Sony's hacking woes look set to continue with the release yesterday of PSN-enabled custom firmware for hacked consoles
A story published on gaming website Eurogamer.net states that on Monday, a brand new PSN-enabled custom firmware was released for hacked consoles. This was followed by the reveal of the decryption keys granting users PS3 Lv0 access, which is the lowest level the PS3 tries to protect.
According to the story on Eurogamer, the publication of the Lv0 decryption keys "blows the whole system wide open". The story's author, Richard Leadbetter says that their release means that "any system update released by Sony going forward can be decrypted with little or no effort whatsoever." He goes onto say that Sony's options in battling the leak are limited.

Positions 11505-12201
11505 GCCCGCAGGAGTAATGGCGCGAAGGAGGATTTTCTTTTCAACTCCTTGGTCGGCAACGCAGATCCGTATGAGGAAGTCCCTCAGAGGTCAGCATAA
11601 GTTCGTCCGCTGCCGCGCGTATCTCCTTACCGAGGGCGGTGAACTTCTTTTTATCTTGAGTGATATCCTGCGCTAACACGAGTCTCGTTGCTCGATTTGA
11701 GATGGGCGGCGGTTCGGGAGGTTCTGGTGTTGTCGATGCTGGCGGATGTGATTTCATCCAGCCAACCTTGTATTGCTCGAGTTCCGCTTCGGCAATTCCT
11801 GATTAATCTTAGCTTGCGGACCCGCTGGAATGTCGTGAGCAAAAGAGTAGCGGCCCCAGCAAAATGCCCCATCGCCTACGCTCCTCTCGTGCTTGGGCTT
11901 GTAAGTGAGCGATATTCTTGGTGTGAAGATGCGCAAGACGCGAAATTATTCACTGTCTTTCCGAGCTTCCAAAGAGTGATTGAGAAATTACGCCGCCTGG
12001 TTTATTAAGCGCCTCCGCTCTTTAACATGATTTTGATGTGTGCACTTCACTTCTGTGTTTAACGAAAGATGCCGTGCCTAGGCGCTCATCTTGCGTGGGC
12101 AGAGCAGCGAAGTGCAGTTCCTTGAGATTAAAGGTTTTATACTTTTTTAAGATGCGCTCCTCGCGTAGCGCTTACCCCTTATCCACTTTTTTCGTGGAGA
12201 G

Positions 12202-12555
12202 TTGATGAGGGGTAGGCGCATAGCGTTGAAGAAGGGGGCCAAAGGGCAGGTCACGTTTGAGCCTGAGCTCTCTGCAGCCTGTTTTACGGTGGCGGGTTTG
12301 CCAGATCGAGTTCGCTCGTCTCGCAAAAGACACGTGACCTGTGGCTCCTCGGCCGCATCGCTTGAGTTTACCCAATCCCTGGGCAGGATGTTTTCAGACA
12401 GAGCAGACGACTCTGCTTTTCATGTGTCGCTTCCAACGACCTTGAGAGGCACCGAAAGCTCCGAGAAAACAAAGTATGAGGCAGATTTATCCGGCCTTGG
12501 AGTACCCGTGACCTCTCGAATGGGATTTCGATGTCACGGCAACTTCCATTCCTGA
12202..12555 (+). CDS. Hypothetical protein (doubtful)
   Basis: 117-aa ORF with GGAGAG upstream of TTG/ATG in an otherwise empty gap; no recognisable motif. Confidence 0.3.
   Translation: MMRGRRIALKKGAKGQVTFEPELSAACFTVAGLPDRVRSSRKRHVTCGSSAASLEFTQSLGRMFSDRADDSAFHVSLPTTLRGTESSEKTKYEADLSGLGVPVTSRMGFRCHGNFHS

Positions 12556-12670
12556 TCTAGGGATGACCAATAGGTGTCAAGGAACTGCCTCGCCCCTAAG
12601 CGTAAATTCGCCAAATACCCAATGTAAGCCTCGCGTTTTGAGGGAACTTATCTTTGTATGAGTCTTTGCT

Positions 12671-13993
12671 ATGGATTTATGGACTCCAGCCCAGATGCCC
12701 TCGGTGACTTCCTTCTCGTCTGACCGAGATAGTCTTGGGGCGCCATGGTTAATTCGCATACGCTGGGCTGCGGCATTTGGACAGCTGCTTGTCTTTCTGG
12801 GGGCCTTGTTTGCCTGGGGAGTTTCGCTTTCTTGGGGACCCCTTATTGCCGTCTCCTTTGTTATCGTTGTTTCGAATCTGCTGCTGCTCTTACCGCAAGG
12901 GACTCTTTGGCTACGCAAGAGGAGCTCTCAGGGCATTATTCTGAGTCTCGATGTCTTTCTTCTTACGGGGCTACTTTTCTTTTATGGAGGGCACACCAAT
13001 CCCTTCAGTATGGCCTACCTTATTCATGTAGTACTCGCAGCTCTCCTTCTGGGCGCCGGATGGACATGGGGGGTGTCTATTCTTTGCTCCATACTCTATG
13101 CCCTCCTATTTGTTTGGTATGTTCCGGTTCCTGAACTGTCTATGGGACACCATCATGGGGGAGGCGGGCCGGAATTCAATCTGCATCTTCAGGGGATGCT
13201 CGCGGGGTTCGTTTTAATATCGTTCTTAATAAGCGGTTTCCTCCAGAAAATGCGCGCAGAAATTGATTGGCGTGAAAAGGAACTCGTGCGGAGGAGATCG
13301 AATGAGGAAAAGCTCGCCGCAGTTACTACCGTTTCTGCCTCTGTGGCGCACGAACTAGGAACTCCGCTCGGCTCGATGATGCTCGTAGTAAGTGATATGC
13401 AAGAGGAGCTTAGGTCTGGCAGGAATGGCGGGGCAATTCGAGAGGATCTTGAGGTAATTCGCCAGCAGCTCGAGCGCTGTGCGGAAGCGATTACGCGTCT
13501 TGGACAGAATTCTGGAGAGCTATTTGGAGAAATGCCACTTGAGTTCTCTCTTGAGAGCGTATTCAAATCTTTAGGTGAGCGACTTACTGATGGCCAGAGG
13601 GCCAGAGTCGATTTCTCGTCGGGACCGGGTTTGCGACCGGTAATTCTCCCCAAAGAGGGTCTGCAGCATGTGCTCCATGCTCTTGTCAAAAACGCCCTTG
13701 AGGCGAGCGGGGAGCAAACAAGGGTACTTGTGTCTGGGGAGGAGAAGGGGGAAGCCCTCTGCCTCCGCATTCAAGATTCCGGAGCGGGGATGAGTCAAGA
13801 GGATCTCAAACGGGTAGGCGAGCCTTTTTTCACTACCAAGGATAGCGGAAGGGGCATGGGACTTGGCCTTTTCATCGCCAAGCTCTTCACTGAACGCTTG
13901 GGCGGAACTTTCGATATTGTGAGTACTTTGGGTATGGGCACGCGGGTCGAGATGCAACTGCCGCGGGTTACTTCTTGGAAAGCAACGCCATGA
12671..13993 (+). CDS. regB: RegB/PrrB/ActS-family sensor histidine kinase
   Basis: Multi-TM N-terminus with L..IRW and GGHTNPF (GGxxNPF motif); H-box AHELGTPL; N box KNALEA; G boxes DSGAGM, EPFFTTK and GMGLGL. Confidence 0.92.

"Every PS3 out there needs to be able to decrypt any firmware download package in order for the console to be updated (a 2006 launch PS3 can still update directly to the latest software). The release of the LV0 key allows for that to be achieved on PC, with the CoreOS and XMB files then re-encrypted using the existing 3.55 keys in order to be run on hacked consoles," writes Leadbetter.
Apparently the Lv0 decryption keys had been kept under raps by the original group of hackers who had unearthed them. They've only been released now, as the groupe in question discovered a rival hacker organsiation had discovered them too, and were planning to charge users for them.
"You can be sure that if it wouldn't have been for this leak, this key would never have seen the light of day, only the fear of our work being used by others to make money out of it has forced us to release this now," a statement from the hacker group said.